Zs

Edited: 23 February 2014 at 10:09 PM by Zs
 23 February 2014 10:33 PM
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peteTLM

Posts: 3217
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Sorry to hear about your troubles Antric, keep your chin up fella.

Exactly a year ago i was on and off work for 2 months having a broken jaw and face bones.
Being a stubborn !"£$% i went back to work after 4 days to scare some customers.
Just dont rush it, all the best.

-------------------------
----------------------------------------
Lack of planning on your part doesn't make it an emergency on mine....

Every man has to know his limitations- Dirty Harry
 23 February 2014 11:18 PM
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antric2

Posts: 1081
Joined: 20 October 2006

Thank you all for your replies and comments.
Zs, again some very good points for me to simmer over and I agree about the bottles its just that I was looking at a few big bottles desperate to think of a way to make money and had a Blue Peter flashback moment. I dont think my patience will stretch to chandalier glass bits though!!!

Although not a serious injury, as such,(hip cartlidge torn in 3 places) it has become a really disabling and very painfull injury that has affected my job and day to day routine since it happened.
I have some top workmates who have carried me along a bit and helped me out with my work so as I didnt loose any, despite being busy themselves and they have still asked me to work with them despite not being 100% so consider myself very lucky.
It has made me realise that I need to look at alternative\supplimentary career or activity that can bring money in but I will be ok for a few months luckily.
My problem will be if recovery becomes months longer than expected.
I am surprised that the lighting repair industry as a small business is not biggar than it is though.
Again, thanks for your input.
Regards
Antric
 24 February 2014 08:18 AM
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dickllewellyn

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All the best for a speedy recovery Antric.

Light fitting restoration can be great fun, and very rewarding. I was given a pile of bits to restore a few years ago which turned out to be an antique baccarat crystal chandelier worth a fair bit. I had great fun and managed to source all original crystal pieces (at great cost!). The chandelier had been converted from candle with some lovely wooded pegs with lamp holders and some nice hair connections. I used loads of heat shrink, and plenty of black twin flex along with some bronze braided twisted flex supply. I managed to find a blacksmith to make me a new ceiling cowel to match, and picked up some second hand chain.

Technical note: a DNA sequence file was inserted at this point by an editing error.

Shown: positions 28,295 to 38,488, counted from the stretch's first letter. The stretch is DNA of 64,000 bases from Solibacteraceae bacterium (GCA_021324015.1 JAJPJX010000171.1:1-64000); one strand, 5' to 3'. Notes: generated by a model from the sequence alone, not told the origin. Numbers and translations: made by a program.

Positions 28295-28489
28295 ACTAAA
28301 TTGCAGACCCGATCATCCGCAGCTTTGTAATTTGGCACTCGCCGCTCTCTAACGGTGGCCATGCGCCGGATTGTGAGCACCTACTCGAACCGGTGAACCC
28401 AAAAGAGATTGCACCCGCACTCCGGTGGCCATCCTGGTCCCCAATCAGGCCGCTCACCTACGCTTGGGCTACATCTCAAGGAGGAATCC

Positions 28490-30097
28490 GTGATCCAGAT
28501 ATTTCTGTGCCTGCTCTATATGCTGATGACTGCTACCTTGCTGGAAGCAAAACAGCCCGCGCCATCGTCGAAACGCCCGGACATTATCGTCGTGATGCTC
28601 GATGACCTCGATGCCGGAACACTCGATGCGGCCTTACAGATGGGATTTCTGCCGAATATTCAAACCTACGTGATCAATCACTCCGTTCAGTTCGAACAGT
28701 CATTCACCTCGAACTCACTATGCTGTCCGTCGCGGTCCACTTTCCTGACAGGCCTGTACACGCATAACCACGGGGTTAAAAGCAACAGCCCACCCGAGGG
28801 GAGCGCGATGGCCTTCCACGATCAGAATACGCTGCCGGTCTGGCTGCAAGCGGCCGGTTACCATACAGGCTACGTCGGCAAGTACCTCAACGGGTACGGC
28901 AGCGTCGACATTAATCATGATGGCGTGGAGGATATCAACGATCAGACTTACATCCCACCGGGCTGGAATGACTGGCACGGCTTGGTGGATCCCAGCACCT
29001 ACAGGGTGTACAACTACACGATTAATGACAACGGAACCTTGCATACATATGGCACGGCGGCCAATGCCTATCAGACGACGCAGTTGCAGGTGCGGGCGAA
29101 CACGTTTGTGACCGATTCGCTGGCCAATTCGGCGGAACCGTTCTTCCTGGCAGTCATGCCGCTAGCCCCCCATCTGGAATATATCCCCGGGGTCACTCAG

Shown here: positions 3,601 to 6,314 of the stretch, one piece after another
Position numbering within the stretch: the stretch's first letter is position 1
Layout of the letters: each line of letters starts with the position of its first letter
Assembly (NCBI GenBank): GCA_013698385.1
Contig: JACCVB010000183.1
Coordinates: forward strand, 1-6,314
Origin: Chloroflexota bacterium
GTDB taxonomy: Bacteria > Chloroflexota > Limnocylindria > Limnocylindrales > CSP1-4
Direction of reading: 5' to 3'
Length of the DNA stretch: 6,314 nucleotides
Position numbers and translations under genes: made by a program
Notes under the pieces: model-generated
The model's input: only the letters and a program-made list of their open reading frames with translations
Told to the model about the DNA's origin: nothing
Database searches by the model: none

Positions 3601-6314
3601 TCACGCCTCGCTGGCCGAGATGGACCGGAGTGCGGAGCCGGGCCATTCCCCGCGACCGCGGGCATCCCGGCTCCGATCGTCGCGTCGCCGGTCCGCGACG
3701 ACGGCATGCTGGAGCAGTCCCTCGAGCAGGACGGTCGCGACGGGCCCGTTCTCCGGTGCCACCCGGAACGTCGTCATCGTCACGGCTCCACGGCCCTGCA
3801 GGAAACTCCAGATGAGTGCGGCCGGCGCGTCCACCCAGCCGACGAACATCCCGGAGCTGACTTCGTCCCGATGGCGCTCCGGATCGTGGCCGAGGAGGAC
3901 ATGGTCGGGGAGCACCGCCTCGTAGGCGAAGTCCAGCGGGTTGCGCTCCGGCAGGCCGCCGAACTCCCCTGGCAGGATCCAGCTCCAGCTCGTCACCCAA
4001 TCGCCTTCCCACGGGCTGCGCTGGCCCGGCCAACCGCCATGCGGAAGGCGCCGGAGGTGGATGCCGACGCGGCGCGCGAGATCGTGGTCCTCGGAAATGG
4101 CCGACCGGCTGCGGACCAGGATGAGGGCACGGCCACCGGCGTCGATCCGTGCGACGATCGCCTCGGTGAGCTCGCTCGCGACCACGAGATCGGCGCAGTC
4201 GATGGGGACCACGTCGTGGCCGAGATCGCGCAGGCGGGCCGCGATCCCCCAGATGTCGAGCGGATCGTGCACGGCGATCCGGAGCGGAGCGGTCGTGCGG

All in all, it cost me a fortune and a lot of time to strip, clean, figure out the design and rebuild it. I recouped my costs, but didn't earn a fortune! Always in the back of my mind too was that my van insurance only covers carriage of my own goods, so if anything happened I might be well out of pocket!

All in all, I thoroughly enjoyed the work.

I remember reading a book about sheds once, and there was a guy from the Middle East who was over here and was made redundant. He wanted to find something he could do in his shed to make some money, and lighting renovation was what he did. He has restored some fantastic fittings in his time, and every day is enjoyable. He earns plenty enough to live and support his family.

Good luck whichever way you go.....

-------------------------
Regards
Richard (Dick)

"Insert words of wisdom and/or witty pun here"
 24 February 2014 11:08 AM
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perspicacious

Posts: 7251
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"I remember reading a book about sheds once"

My, how the winter evenings must rush by Dick

Yes, I do realise the irony with my esoteric collection of books, magazines, cards, maps and comics

Regards

BOD
 24 February 2014 11:11 AM
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dickllewellyn

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Oh yes. The humble shed is a fascinating subject!

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Regards
Richard (Dick)

"Insert words of wisdom and/or witty pun here"
 24 February 2014 05:13 PM
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amandalewin

Posts: 153
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Don't knock the bottle light fittings. Interior designer spec'ed some on a job we just did and they were 200 quid a piece.

-------------------------
Amanda

'At some point we all must chose between what is right and what is awesome'
 25 February 2014 08:00 PM
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antric2

Posts: 1081
Joined: 20 October 2006

Originally posted by: dickllewellyn





................I remember reading a book about sheds once,
.....

I remember reading a book about sheds once"

My, how the winter evenings must rush by Dick

Yes, I do realise the irony with my esoteric collection of books, magazines, cards, maps and comics

Regards


BOD

Hiya Richard
Thanks for replying but your comment about reading a book about sheds has and will make me smile now each time I think of it and with it the very dry response from BOD.
Was it on the shelf next to ' The different Shades of White Paint' by John Stone by chance......

Sorry, dont be offended,I couldnt resist, as I only gest as you state you only read it once!!!! Thats what I like about this forumn, honesty,sense of humour and advice.
Regards
Antric
 25 February 2014 08:25 PM
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dickllewellyn

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-------------------------
Regards
Richard (Dick)

"Insert words of wisdom and/or witty pun here"